Four years after state officials turned out the lights and locked the doors, a former medium-security state prison in Hempfield may be poised to become a full-service veterans transition center.
David Goldsmith, the Carlisle businessman who bought the 300,000-square-foot facility in 2015, first broached the possibility in a regional construction publication and a YouTube video last year. http://veteranssunrisecenter.com/
This month, Goldsmith and his son, Rhett, who have been making contacts quietly and rolling out plans for the facility, posted a new sign at the entrance to the 96-acre complex declaring it the future home of the Greensburg Sunrise Veterans Center.
The sign also bannered the involvement of a new player: Stantec.
A publicly traded international professional services firm with expertise in engineering, architecture and project management, Stantec lists involvement with 20 projects for the U.S. Department of Veterans Affairs. Locally, Stantec has worked on projects for UPMC, Excela Health and Carnegie Mellon University, among others.
Stantec's Robert Wright, project director for the proposed veterans center, said he is compiling a site assessment of the property off Route 119 with an eye toward Goldsmith's vision of a comprehensive veterans transition center, including housing, health care and job-training facilities.
“The assessment will continue on through 2017. The assessment is to determine what the attributes of the existing buildings and site are for that type of development,” Wright said.
Goldsmith did not return a call for comment and has yet to disclose plans for financing what was previously estimated to be a three-year, $150 million project.
Officials with the Pennsylvania American Legion have said nothing on the scale Goldsmith proposed exists in Pennsylvania, which is home to nearly 1 million veterans, including more than 140,000 in Allegheny and Westmoreland counties.
Hempfield Manager Andrew Walz said officials there have yet to receive any information regarding the proposed facility.
County commissioners, however, said Wright and the Goldsmiths have met with them and county Veterans Affairs Director Matt Zamosky several times, most recently several weeks ago. They've outlined preliminary plans for a facility that could bring as many as 600 jobs to the region, should it reach fruition.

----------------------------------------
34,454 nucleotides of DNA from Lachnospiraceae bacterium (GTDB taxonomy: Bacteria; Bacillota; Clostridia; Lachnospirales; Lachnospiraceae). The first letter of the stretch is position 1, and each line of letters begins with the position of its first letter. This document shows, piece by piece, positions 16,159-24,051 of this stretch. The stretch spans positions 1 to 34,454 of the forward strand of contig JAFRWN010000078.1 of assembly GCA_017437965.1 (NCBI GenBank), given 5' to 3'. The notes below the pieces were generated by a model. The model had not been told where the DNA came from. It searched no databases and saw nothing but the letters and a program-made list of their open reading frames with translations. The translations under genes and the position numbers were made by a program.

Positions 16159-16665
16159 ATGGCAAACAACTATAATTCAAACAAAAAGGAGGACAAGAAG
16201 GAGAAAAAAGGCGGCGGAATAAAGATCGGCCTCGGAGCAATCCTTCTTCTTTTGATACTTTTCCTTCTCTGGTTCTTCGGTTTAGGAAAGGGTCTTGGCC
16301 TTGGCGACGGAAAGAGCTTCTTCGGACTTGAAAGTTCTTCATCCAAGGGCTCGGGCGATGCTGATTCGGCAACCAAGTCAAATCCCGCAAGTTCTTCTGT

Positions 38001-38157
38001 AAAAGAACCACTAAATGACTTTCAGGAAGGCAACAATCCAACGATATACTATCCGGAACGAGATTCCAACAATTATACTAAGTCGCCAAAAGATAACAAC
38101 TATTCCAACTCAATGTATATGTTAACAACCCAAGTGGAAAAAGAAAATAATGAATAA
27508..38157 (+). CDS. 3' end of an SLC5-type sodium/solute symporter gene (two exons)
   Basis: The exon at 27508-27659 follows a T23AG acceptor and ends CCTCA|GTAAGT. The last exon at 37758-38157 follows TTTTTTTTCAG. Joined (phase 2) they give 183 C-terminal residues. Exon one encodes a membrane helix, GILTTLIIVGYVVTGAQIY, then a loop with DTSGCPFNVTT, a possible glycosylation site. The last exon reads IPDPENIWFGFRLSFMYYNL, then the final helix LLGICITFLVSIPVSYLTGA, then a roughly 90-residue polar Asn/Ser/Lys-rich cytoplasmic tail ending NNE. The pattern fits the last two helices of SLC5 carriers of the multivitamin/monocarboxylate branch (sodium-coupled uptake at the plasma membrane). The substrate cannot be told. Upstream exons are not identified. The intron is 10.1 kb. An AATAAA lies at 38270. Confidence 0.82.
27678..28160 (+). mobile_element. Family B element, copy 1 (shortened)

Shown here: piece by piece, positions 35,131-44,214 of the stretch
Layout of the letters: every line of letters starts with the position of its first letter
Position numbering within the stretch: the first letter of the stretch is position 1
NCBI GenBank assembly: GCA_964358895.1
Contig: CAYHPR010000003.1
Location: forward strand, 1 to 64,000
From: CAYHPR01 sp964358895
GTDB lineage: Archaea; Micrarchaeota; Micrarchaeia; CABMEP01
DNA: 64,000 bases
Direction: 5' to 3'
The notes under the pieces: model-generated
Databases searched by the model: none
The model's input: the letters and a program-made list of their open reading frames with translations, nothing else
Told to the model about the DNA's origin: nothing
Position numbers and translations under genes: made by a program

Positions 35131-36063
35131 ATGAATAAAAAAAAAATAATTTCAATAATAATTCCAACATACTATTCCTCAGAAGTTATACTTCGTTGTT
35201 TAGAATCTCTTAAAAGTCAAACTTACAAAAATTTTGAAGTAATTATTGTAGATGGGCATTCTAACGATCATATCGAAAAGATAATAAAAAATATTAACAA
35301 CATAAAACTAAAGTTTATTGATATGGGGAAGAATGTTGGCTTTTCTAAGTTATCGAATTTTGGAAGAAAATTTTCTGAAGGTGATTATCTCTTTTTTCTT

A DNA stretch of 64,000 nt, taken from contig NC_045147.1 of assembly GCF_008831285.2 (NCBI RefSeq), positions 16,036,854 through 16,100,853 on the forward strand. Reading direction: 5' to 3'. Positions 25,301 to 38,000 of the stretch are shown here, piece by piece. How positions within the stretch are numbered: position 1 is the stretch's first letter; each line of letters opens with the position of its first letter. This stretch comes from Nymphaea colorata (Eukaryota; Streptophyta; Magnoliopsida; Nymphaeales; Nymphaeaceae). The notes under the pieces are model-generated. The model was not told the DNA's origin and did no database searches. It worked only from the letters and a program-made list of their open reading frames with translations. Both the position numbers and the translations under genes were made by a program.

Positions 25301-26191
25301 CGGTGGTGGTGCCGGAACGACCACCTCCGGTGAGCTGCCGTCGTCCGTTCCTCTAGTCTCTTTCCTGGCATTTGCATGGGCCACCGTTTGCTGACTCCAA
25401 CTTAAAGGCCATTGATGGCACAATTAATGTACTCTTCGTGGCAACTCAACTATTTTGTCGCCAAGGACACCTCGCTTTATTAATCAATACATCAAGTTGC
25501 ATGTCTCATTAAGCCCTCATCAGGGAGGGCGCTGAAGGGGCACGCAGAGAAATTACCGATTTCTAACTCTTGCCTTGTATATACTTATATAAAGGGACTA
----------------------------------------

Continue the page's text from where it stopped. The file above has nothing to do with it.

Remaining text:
Commission Chairwoman Gina Cerilli and Commissioner Ted Kopas said they are cautiously optimistic that the plan could be a boost for the region and for thousands of veterans cycling out of service in Iraq and Afghanistan.
“Certainly, the progress is most encouraging. I've been a big fan and champion of the concept since they first unveiled it,” Kopas said.
Cerilli said the proposed center could help on two fronts: by providing jobs and by training veterans for jobs in skilled trades here that experts say may go begging in the next five years.
Cerilli and Kopas said neither Wright nor the Goldsmiths have sought assistance from the county.
“It's very exciting,” Cerilli said. “I know they've reached out to state and federal leaders, and we're keeping our fingers crossed that they will get the approvals they need at the federal level.”
The project is receiving support.
“The proposed Veterans Sunrise Center is only in the early development phase,” said U.S. Rep Tim Murphy, R-Upper St. Clair, “but I'm interested in learning more because we need more services for veterans in Westmoreland County and this full-service veterans' transition campus could be a big win for our veterans.”